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The Taylor Swift effect

Thousands of long-haired girls wearing jeans and boots will file into the AmericanAirlines Wednesday night to see Taylor Swift perform a sold-out concert, most of them so familiar with her songs that they'll sing every word.

Swift's effect apparently has gone beyond just motivating teenagers to buy her albums, of which she has sold 26 million. Just as boys take to basketball courts wearing LeBron James jerseys, many girls in recent years have picked up guitars and spilled their guts via song in pursuit of a career like Swift's.

Experts say South Florida is full of female country-pop singers who pattern themselves after the 23-year-old Swift, whose girl-centric themes of heartbreak and belonging have dominated radio since she was 16.

"It would be very hard to overstate the effect," said Mike Carroll, president of "It's pretty rampant out there."

Many will say they feel connected to a pop star who's only a few years older than they are, and who delivers thoughts and feelings that could have been lifted from their own diaries.

At last summer's Texaco Country Showdown in Davie, 18 of the 21 entrants were girls, Carroll said, and at least half were directly influenced by Swift.

"They dress like her, and they want to sing like her," he said.

Like Swift, whose parents moved her to Nashville at 14, many of these girls are trying to form careers before they even enter high school. They write their own songs, and keep notebooks full of undeveloped hooks and lyrics. Some have gone to Nashville, looking for connections.

That includes 14-year-old Emily Brooke, who picked up a guitar at age 9 shortly after hearing Swift. Within a year, she was singing at a Wellington coffee shop. She has released an album and is now on playing paid gigs, although she calls her voice "raspier" than Swift's.

"I understand you have to work really, really hard, because there's a bunch of amazing artists out here, and you have to be super lucky," said Brooke, who will open for Ty Herndon April 26 at the Wellington Amphitheater. "But hopefully, one day, I'll make it there."

She said a watershed moment came a few years ago at a Swift concert.

"I was sitting there and everyone knew every word to every song," the Wellington Landings Middle eighth-grader said. "I almost cried, and said to my mom, 'This is what I want to do.'"

Erica Morgan, 21, of Coral Springs, said hearing Swift's stories of heartbreak and fitting in while she was in high school "made me feel like, 'Oh, I'm not that weird girl who likes playing country music instead of going to parties.' She's really been my inspiration."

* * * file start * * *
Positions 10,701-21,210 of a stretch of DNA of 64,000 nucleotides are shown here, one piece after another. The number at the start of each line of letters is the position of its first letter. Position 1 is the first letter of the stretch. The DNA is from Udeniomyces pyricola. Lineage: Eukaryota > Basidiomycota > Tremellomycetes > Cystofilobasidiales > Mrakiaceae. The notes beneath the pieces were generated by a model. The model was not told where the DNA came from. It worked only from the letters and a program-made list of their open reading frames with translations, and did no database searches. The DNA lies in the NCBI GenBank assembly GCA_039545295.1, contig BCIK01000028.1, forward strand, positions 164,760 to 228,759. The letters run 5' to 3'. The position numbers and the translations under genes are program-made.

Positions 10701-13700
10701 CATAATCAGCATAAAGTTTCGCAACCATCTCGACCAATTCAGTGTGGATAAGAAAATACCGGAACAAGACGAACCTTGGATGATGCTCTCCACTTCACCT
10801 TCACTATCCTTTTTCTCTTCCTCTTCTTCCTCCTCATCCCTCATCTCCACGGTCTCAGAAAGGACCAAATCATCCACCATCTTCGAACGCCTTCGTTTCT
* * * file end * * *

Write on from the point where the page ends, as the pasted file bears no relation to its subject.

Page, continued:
Morgan, now a student at Florida Atlantic University who opened for country singer James Otto at the school's 2011 homecoming, writes Swift-like songs, she says, "because we all go through heartbreak and we all meet mean guys. So I just blast her songs obnoxiously all the time from my car."

She especially admires Swift's songwriting technique.

"She uses metaphor in all her songs," said Morgan, who includes "Red" among her favorites, because Swift compares love to the color.

Morgan said she even is fine with Swift's recent turn away from country toward pop.

"She could even do rap, and it would come out well," Morgan said.

Swift's perceived humility and genuineness have propelled Savannah Maddison, 12, into singing and songwriting. Along the way, the Weston girl promotes her special cause. Maddison, who is home-schooled, created Savannah's Soldiers, a letter-writing campaign for schoolchildren to support U.S. troops in Iraq and Afghanistan ( The effort has spread to 40 states and generated 38,500 letters.

"I like that she's not fake," said Maddison, whose friends call her "mini-Taylor." "And I love, love the sparkly dresses."

Maggie Baugh, 13, was certainly Swift-like in "Middle School," one of the 18 songs she has written. The song — and her performance of it — earned her second place in the Texaco Country Showdown.

"I wanted people to know that middle school is not that scary, you just have to keep your head up," said Baugh, a seventh-grader at Bak Middle School of the Arts in West Palm Beach.

So these girls — and many others out there singing at festivals, talent shows and karaoke nights — have been emboldened by the fact that a girl who was just like them is now a megastar.

Brooke, in fact, has gone a step further by meeting Swift's mother and singing for her. Mom stuck one of Swift's CMA Awards in Brooke's hand.

"She told me, 'You're going to win one of these some day,'" Brooke recalled. "That was really, really motivating."


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